My name is Christopher Cozad. I was born in Portland, Oregon, a city located in the Pacific Northwest region of the United States, arguably one of the most beautiful regions in the world and boasting one of the most temperate climates found anywhere. I grew up outside the city in a cedar log home on acreage having a vista view of the western face of Mt. Hood, perfectly framed in my family’s dining room window.
The environmental influences of my youth are indelibly imprinted upon my soul. The serene strength of the mountains under a big sky, the metronome of therapeutic rainfall, the whispers of the wind through the evergreens, the babble of the streams and roar of the mighty rivers, the language and songs of the animals both domestic and wild, and the thunderous applause of the Pacific ocean as it’s waters crash into the very walls of the earth...these images and sounds all provoked me to wonder at their marvelous design and stirred the artist and musician within me.
My first guitar was a Stella 4-string, discovered under the Christmas tree when I was 9 years old. We became fast friends. By the age of 11 I was studying classical guitar on a Lyle nylon string with a wonderful teacher who introduced me to the instrumental movements of Paganini, Bach and Beethoven. In addition to gaining knowledge of the foundations and fundamentals of modern music, I learned to appreciate the degree to which the sound of an instrument affected a performance, as well as the degree to which a player could affect the overall sound of an instrument.
I began repairing and, subsequently, building guitars during my teenage years (See one of my earliest guitars in the photo, to the right). When I was 16, I purchased my first production-built guitar, a brand-new 1976 6-string Guild F-50R Navarre. That jumbo Rosewood and Sitka Spruce guitar took my aspirations of what a guitar could sound like to a whole new level. I grew to appreciate the big, woody sound of those Westerly-built Guilds. Never one to 'leave well enough alone', I was constantly re-engineering existing guitars; shaping braces, modifying soundholes and soundports, changing scale lengths, etc., always in search of something else...
In my late ’teens and early 20’s I was performing solo or as a duo with some combination of someone else’s guitars or my own hybrid inventions in clubs, hotel lounges, and dinner houses throughout Alaska, Washington, Oregon, California, Hawaii, and Mexico. It was during this time that I found myself exploring sounds and techniques on my guitars that would later come to be known as fingerstyle guitar. As a player of a particular calibre, I came to understand that my ear was demanding more guitar than I could afford.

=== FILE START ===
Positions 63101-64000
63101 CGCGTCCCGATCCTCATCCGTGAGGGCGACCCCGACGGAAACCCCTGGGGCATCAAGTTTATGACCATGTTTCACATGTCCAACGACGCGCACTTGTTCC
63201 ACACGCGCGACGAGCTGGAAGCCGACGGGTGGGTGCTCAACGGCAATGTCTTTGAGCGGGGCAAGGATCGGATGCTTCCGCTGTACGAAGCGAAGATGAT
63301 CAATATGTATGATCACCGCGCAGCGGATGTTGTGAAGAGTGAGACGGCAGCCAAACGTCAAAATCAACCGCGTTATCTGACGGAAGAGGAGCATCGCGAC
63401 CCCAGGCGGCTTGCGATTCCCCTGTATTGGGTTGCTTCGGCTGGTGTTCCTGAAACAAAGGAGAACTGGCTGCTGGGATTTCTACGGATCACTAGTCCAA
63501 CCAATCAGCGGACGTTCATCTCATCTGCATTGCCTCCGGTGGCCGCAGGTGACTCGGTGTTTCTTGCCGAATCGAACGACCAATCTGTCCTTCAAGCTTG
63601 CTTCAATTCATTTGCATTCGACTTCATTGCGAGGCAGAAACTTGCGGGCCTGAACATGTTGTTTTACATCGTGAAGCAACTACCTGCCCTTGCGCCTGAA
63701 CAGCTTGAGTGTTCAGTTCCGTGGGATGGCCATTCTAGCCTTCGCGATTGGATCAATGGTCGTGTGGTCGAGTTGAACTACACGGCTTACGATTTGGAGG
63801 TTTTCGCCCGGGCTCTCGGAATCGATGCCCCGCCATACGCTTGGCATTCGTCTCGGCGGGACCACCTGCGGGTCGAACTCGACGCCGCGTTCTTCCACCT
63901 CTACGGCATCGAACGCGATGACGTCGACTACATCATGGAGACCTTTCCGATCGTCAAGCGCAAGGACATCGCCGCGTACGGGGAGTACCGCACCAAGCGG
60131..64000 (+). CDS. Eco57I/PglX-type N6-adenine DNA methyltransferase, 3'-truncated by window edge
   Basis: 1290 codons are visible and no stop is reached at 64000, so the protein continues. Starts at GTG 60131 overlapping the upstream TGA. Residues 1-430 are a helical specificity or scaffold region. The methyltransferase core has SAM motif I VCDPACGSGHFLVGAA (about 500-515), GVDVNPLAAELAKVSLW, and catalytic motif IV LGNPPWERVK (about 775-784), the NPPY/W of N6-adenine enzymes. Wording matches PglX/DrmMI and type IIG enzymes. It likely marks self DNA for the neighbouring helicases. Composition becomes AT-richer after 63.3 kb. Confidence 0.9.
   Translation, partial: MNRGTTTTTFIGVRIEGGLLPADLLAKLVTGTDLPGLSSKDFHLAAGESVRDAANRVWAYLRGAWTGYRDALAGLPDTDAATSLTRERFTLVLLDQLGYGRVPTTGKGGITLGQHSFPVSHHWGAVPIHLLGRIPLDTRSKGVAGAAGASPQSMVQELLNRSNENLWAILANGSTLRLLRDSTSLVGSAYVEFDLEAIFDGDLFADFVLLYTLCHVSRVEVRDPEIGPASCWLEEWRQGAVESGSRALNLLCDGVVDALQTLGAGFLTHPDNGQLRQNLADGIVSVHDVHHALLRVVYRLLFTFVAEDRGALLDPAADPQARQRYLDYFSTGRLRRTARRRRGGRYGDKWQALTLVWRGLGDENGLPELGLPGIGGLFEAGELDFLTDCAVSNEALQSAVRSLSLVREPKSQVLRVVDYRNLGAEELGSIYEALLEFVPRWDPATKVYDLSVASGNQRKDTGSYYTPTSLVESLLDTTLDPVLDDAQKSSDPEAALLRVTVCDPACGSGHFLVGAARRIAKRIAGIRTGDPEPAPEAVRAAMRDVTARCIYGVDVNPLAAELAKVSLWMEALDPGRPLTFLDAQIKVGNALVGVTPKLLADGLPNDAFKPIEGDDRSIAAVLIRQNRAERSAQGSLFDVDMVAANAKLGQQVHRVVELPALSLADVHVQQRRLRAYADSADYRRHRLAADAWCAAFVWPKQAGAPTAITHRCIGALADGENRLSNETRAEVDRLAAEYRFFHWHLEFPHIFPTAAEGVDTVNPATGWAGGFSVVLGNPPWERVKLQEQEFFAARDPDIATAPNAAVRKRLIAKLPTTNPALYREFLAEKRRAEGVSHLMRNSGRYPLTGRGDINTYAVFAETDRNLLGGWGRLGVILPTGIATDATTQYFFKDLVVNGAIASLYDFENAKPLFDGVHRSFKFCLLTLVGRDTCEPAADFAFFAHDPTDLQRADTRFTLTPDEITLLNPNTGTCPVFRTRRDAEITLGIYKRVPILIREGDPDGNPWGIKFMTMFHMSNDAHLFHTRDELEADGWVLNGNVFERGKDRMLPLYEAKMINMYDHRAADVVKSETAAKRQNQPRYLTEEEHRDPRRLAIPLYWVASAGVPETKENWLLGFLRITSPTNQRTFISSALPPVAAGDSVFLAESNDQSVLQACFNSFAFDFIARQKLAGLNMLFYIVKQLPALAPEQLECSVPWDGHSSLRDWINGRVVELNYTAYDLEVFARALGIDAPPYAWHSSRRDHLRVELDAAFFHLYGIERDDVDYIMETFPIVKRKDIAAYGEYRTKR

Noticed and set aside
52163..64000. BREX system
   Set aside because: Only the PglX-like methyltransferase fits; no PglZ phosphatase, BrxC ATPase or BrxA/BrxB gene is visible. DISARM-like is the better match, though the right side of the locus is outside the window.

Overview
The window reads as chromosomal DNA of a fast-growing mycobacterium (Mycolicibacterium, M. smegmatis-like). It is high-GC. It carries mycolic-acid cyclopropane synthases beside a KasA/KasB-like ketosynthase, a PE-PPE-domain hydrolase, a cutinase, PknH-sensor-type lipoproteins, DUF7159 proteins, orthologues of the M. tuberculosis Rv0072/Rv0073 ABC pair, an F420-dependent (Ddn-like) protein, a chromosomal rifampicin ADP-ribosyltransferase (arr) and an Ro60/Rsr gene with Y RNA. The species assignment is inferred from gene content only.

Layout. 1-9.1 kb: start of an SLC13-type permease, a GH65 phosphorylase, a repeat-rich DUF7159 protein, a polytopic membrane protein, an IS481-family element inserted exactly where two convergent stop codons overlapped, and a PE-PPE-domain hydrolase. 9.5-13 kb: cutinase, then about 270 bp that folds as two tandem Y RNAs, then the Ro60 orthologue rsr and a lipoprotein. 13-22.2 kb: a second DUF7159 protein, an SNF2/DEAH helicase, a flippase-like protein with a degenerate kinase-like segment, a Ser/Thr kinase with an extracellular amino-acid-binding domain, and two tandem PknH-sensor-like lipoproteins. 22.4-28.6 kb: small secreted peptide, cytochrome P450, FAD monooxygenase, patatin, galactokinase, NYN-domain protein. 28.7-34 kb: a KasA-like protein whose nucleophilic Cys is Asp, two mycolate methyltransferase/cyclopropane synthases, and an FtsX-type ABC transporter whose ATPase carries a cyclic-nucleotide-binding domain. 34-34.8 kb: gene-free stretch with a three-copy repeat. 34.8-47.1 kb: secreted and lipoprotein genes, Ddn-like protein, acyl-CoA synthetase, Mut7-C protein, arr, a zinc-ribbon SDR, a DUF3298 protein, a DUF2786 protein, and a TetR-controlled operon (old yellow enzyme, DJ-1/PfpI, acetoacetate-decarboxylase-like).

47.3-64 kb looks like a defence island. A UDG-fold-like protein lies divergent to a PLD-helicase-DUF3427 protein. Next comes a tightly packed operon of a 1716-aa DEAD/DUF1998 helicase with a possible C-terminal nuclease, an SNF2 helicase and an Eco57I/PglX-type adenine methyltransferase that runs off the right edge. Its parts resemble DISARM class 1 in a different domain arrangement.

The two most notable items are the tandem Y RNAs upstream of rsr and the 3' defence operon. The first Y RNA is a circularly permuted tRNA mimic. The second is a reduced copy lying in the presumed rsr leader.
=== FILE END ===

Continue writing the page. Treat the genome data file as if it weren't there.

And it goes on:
By my late 20’s I had neither a musical career or the life of a guitar maker, but rather a new family and the beginnings of a woodworking and design company. I supplemented my efforts of those days with software engineering, a skill that took me all over the world, all the while yearning to get back to serious guitar building. I was afforded the opportunity to own and play many, many guitars. Decades later I realized that, quite by accident, I had compiled a veritable encyclopedia of sound.
In 2004 I began building again in earnest and subsequent years found me studying the methods and techniques of luthiers who began their journeys around the same time I had, but had gone on to become some of the foremost guitar makers in the world. I am honored to have been able to spend precious time with these skilled builders who have been so willing to share their love for the art of lutherie with me.
These days I am afforded the honor of building the guitars I want to play. I love a sumptuous acoustic guitar tone, one that floods the senses, inspires new music and makes the instrument difficult to put down. I want to hold a guitar that wants to be held, that rests easily in my lap, is responsive to my touch and supplies anything that is requested of it. I want to create a memory with my guitar and that is the kind of instrument I build.
The beret has been around for a long time and has been worn by people from all walks of life, be they peasants, soldiers or nobility. At one time in our recent past the beret was commonly associated with French artists, such as the painter, the poet, or the street performer.
I have worn a tam or beret in one form or another from long before I can remember, though the hat I grew to prefer was the traditional cap of the Basque region of southern France. Made of wool, it fits snugly on the head. It is worn with the headband turned in and can be squared on the head or tipped to the side. So close is my association with the hat that I even created my own "beret smiley" that has circulated the Internet. For many years now, my chapeau of choice is made by Hoquy in France, and is available here in the USA through Hats Plus.Visit Hats Plus